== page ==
Transportation: نقل

Some time ago a friend of mine on Twitter told me that she’s enjoyed this blog but never realized that I was the person who had written it, and said she wished I kept it more active. I explained that these language posts are time-consuming for me and I’ve just had a hard time finding the time apart from my regular writing to work on them. But then I realized, they don’t really have to be that time-consuming, do they? I don’t have to talk about grammar and context and all the other stuff that bogs me down when I write them, at least not all the time. Sometimes a list of vocabulary is good enough. So here’s some basic vocabulary about the various ways people get around:

  • car: سيارة (sayārah), عربة (ʿarabah)
  • truck: شاحنة (shāḥinah), meaning something capable of carrying freight
  • motorcycle: دراجة نارية (darrājah nārīyah)
  • bus: حافلة (ḥāfilah), باص (bāṣ), أوتوبيس (ūtūbīs)
  • train: قطار (qiṭār), قطر (qaṭr, Egypt)
  • plane: طائرة (ṭāʾirah), you might also encounter طيارة (ṭayārah)
  • boat: سفينة (safīnah), مركب (markib, Egypt), قارب (qārib)
  • ship: سفينة (safīnah)
  • ferry: عبارة (ʿabārah) or معبر (maʿbar)
  • bicycle: دراجة (darrājah), also cognates like بيسيكليت (bīsīklīt)
  • taxi: there is an Arabic translation for this, but I think you might get chuckled at if you use anything other than “taxi,” تاكسي
  • walking (verb): مشى (mashá)
    • “a walk”: مشي (mashī) or نزهة (nuzhah); the latter is more like “stroll”
  • running (verb): ركض (rakaḍa)
    • “a run”: ركضة (rakḍah)
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Extreme weather and natural disasters

Following on from last time, let’s see what vocabulary we’d need if the weather got a little rougher.

  • storm: عاصفة (ʿāṣifah)
  • thunderstorm: عاصفة رعدية (ʿāṣifah raʿdīyah)

    • thunder: رعد (raʿd)
    • lightning: برق (barq) OR صاعقة (ṣāʿiqah)
  • monsoon: ريح موسمية (rīḥ mawsamīyah, literally “seasonal winds)
  • flood: طوفان (ṭūfān) OR فيضان (fayaḍān)
  • tornado: إعصار (iʿṣār)
  • blizzard: عاصفة ثلجية (ʿāṣifah thaljīyah, “snow storm”)
  • hurricane (tropical cyclone): زوبعة (zawbaʿah)
  • sandstorm: عاصفة رملية (ʿāṣifah ramlīyah)
  • drought: قحط (qaḥṭ) OR جفاف (jafāf)
  • volcano: بركان (burkān) OR جبل النار (jabl al-nār)

    • volcanic eruption: ثوران بركاني (thawrān burkānī)
  • earthquake: زلزال (zilzāl)
  • tsunami: تسونامي (tsūnāmī)
  • avalanche: انهيار ثلجي (inhiyār thaljī)
  • landslide: انهيار أرضي (inhiyār arḍī)

طقس (weather)

Let’s look at some basic weather-related vocabulary. Obviously some of these phenomena aren’t going to be easily encountered in most of the Arab-speaking world, but it doesn’t hurt to be prepared, right?

  • weather: طقس (ṭaqs) in the abstract, but جو (jaww) if you’re talking about specific weather)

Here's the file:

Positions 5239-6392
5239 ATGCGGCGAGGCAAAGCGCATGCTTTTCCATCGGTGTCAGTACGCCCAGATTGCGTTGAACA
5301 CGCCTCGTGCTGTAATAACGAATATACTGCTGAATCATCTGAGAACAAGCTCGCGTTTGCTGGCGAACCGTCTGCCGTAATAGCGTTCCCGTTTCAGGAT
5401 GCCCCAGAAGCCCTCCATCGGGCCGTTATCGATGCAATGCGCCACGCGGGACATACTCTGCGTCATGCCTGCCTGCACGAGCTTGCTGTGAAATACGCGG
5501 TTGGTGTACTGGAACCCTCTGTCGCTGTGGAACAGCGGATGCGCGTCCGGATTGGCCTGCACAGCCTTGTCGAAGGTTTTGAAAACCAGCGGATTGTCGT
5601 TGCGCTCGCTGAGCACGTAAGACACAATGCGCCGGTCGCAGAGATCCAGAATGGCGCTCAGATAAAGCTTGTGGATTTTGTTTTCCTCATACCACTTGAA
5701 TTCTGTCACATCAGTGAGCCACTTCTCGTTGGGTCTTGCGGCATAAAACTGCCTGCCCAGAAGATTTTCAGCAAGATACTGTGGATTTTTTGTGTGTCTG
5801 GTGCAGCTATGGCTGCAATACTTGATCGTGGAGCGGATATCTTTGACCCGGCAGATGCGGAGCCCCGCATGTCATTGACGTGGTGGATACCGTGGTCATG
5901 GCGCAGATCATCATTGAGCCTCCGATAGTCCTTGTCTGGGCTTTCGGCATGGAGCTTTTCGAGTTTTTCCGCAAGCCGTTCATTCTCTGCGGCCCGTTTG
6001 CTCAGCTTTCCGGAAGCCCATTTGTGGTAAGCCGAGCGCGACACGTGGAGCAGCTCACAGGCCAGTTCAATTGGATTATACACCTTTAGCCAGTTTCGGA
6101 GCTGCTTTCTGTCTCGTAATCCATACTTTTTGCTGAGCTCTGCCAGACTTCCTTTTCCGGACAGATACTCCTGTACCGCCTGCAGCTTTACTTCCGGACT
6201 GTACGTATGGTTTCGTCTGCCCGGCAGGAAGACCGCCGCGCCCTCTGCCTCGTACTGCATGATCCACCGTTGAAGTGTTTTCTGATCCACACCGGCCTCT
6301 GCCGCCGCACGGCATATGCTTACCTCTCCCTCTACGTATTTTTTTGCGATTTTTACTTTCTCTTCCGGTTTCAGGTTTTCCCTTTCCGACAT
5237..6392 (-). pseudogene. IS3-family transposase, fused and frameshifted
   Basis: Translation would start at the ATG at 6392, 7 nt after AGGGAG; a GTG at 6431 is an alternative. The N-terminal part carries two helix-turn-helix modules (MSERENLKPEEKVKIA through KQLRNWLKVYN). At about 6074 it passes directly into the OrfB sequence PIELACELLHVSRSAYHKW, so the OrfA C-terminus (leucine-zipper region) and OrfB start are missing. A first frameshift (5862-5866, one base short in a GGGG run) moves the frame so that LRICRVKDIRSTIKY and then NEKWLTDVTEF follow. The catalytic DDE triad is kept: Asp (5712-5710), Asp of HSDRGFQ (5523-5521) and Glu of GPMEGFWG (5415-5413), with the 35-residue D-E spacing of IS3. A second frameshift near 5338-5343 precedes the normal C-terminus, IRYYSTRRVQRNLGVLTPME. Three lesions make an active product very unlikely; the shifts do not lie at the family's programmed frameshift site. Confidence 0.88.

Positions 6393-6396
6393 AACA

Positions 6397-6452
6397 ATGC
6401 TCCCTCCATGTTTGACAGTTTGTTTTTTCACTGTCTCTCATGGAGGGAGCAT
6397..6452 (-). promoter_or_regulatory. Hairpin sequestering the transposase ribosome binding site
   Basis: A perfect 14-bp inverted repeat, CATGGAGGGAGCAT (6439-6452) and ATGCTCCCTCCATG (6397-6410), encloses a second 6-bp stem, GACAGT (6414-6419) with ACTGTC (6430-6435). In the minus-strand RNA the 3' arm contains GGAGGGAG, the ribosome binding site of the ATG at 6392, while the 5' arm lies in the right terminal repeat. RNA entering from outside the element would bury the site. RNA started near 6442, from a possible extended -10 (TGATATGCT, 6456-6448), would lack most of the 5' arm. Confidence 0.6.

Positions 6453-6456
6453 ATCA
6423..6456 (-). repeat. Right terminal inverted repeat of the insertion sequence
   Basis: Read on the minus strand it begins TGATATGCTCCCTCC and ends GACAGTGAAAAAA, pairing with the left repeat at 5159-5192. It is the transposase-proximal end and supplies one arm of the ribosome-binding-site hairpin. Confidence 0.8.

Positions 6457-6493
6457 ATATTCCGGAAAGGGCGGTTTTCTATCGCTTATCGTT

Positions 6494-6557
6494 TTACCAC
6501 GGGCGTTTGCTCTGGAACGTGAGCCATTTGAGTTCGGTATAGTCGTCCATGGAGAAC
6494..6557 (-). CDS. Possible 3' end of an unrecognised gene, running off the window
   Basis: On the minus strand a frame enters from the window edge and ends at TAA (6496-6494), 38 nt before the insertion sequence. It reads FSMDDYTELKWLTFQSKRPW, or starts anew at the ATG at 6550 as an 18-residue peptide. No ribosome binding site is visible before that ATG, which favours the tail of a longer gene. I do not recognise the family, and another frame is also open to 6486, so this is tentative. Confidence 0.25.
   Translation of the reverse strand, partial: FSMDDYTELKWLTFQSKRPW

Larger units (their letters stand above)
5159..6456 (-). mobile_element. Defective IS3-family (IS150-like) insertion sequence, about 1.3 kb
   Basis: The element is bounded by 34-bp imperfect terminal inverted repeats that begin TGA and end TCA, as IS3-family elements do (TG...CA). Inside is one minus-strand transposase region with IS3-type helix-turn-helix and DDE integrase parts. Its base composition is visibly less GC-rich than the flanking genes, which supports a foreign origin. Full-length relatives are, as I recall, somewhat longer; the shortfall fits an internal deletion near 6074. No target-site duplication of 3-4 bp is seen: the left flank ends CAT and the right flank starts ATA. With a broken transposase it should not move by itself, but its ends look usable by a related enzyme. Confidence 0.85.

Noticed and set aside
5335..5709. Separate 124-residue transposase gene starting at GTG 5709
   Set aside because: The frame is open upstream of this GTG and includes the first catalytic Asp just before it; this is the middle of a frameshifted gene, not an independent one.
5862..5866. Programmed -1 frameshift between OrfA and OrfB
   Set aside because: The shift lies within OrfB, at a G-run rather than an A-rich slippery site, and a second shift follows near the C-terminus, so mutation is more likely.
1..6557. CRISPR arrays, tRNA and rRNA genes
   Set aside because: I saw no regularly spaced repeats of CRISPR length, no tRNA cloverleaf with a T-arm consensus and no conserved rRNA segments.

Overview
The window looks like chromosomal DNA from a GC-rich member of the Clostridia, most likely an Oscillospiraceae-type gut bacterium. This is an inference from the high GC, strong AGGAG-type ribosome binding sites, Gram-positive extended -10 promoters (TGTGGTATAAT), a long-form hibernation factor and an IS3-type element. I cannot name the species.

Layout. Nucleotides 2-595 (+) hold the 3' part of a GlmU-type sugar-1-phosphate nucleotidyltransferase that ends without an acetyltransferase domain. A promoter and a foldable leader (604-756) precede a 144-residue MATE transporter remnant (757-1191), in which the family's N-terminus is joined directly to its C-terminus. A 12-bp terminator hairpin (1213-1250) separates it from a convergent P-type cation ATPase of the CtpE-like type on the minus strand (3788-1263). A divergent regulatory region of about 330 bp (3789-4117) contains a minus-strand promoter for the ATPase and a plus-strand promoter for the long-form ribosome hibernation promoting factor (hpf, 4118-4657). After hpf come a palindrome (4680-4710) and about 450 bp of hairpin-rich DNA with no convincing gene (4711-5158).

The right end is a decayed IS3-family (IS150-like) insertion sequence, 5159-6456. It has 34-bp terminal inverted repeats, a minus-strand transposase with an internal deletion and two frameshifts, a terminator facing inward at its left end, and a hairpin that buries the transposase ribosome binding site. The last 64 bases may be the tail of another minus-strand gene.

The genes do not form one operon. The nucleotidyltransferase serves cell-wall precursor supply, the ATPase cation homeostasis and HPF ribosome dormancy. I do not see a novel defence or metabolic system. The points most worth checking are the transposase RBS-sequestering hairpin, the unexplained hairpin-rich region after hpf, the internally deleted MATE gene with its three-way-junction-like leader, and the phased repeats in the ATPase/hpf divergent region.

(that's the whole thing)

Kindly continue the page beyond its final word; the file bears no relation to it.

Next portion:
• sun: شمس (shams); “sunny” is مُشمِس (mushmis) or شامس (shāmis)
    • clouds: غيم (ghaym), one cloud is غيمة (ghaymah); “cloudy” is غائم (ghāʾim) or مغيم (mighayyim)
    • rain: مطر (maṭar); “rainy” is ممطر (mumṭir)
    • fog: ضباب (ḍabāb); “foggy” is ضبابي (ḍabābī)
    • snow: ثلج (thalj); “snowy” is مُثَلَّج (muthallaj)
    • hail: برد (barad), a single hailstone is بردة (baradah)
    • wind: ريح (rīḥ); “windy” is رَيِّح (rayyiḥ — aren’t Arabic short vowels just the best?)
    • breeze/gust: نسيم (nasīm)
  • temperature: حرارة (ḥarārah), “heat”; “degree of temperature (heat)” is درجة الحرارة (darajat al-ḥarārah)

    • cold/cool: بارد (bārid)
    • warm: دافئ (dāfiʾ)
    • hot: حار (ḥār)
  • humidity: رطوبة (ruṭūbah)

    • humid: رطب (raṭb)
    • dry: جاف (jāf)

“How’s the weather?”: كيف الجو (kayf al-jaww) or كيف الطقس (kayf al-ṭaqs)

“It’s sunny”: الجو مشمس (al-jaww mushmis); adapt for other conditions

OR alternatively you can use دنيا or “world” instead of جو or “weather,” like so:

“It’s sunny”: الدنيا مشمس (al-dunyā mushmis); again, use whatever word describes the right condition

“It’s raining”: يمطر (yumṭiru)

“It’s snowing”: يثلج (yathliju)

“It’s cold today”: الجو بارد اليوم (al-jaww bārid al-yawm)

The Day of Atonement

Today (at sundown, to be precise) is also Yom Kippur, the Day of Atonement, the holiest day of the year for Jews. I bring this up first to wish any Jewish readers an easy fast, but also because linguistically it’s a quick and easy way to highlight the common Semitic roots of both Arabic and Hebrew. “Yom Kippur” (which is, I hope, יום כיפור in Hebrew, because if it’s not then I’m afraid I just offended somebody) literally translates into Arabic as يوم غفور (yawm ghafūr). “Yawm,” or “yom” means “day,” obviously, and there’s some common Semitic root for the idea of “forgiveness” that developed into GH-F-R in Arabic and K-P-R in Hebrew. The relationship between “f” and “p” is so close that there’s an actual linguistic law about it, albeit one developed in the Indo-European context, and “gh” and “k” are similar enough sounds as well.

I should note that يوم غفور is not how you’d actually say “Yom Kippur” in Arabic. You might want to use عيد الغفران (ʿīd al-ghufrān), the “festival of forgiveness,” though calling it a “festival” when you’re supposed to be fasting strikes me as a little odd. يوم الغفران (yawm al-ghufrān) is also acceptable, and may actually be a little preferable, though I honestly am not sure on this one.